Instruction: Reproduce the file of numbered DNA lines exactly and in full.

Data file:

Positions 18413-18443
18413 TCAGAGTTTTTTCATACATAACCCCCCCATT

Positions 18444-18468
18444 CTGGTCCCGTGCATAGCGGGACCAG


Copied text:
Positions 18413-18443
18413 TCAGAGTTTTTTCATACATAACCCCCCCATT

Positions 18444-18468
18444 CTGGTCCCGTGCATAGCGGGACCAG